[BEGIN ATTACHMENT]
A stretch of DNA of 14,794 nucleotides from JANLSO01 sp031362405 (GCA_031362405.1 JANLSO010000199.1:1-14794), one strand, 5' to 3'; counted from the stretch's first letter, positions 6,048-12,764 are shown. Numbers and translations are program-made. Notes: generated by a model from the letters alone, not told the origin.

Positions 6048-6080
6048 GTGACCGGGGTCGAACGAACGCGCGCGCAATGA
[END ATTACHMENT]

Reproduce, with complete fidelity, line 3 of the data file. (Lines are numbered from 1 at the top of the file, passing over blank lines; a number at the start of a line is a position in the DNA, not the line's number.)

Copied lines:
6048 GTGACCGGGGTCGAACGAACGCGCGCGCAATGA